Unfortunately for Larson, shortly after he commenced his suit, the Federal Circuit held in Diversified Group Inc. v. United States, 841 F.3d 975 (Fed. Cir. 2016), that the section 6707 penalty was not divisible, so Flora IIrequired full payment in order to commence a refund suit. The district court in Larson cited and followed Diversified Group, also rejecting all the other bases for jurisdiction that Larson alleged. Larson v. United States, 2016 U.S. Dist. LEXIS 179314 (SDNY 2016). Stephen did a prior post on both Diversified and the Larson district court opinion.
This post will not address the other grounds alleged for jurisdiction, but Les will be doing a later post on at least one of those other grounds.
Larson Appellate Arguments
In his Second Circuit Appeal, Larson repeated all of his arguments for why the district court had jurisdiction, but abandoned his argument that section 6707 penalties are divisible. Rather, Larson’s main argument was now that Flora II did not require full payment in a case like section 6707 penalties where no prepayment review was available in the Tax Court through a notice of deficiency. Larson also argued that he couldn’t afford to pay the roughly $60 million left to make full payment, so requiring him to make full payment would leave him without a practical remedy for judicial review.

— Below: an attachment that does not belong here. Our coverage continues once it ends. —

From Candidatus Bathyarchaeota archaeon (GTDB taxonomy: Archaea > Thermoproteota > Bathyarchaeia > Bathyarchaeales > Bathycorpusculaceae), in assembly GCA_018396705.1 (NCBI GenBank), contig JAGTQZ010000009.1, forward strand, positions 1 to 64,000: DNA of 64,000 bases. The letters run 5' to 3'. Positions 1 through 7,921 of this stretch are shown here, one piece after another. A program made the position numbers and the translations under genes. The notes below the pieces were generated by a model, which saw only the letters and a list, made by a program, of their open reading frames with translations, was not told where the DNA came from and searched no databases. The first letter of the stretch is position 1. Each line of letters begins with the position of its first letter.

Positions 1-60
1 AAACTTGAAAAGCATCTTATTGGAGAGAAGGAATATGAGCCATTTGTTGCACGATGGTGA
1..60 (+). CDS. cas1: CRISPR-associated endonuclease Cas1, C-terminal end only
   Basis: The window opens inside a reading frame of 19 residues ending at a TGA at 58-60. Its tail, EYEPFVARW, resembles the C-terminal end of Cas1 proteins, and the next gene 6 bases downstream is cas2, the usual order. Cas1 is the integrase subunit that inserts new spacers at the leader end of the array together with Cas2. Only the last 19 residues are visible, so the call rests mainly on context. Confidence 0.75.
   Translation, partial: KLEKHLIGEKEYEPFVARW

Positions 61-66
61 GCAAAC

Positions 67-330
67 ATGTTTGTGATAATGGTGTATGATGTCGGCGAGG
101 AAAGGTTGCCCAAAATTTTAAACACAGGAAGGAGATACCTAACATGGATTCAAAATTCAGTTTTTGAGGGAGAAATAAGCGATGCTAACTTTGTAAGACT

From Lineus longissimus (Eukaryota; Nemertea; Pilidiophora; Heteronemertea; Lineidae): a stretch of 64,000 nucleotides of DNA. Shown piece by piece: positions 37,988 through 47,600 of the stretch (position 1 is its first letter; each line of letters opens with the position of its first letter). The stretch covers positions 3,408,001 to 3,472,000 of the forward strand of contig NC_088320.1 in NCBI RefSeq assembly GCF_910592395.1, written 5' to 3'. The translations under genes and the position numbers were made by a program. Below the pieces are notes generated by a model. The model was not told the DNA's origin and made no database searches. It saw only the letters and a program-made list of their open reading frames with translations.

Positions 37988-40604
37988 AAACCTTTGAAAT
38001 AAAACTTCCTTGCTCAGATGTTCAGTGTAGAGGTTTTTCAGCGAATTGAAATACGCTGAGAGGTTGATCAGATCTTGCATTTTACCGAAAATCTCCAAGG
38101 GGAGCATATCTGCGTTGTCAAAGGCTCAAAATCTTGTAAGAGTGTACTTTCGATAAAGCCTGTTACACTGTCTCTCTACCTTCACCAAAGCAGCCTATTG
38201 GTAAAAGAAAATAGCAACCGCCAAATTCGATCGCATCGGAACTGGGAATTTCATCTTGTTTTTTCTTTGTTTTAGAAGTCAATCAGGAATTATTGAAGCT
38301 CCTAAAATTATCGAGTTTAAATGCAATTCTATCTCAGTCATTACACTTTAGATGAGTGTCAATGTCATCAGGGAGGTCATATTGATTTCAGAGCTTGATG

Flora II expanded upon the opinion in Flora Iand corrected a significant misstatement in the earlier opinion. Hereafter, I will discuss only Flora II. In Flora II, the IRS had sent the taxpayer a notice of deficiency for income tax. He did not file a Tax Court petition, but rather paid part of the deficiency, filed a refund claim, and brought suit for refund in district court. The Supreme Court held that a jurisdictional predicate to a refund suit under 28 U.S.C. § 1346(a)(1) is full payment of the tax. But, the way it got to this holding was curious.
The statute being interpreted first appeared in the Revenue Act of 1921. But, the court found that, even though there were statutory antecedents, with regard to whether full payment is required for a refund suit, the actual “statutory language . . . is inconclusive and legislative history . . . is irrelevant”. Flora II, 362 U.S. at 152.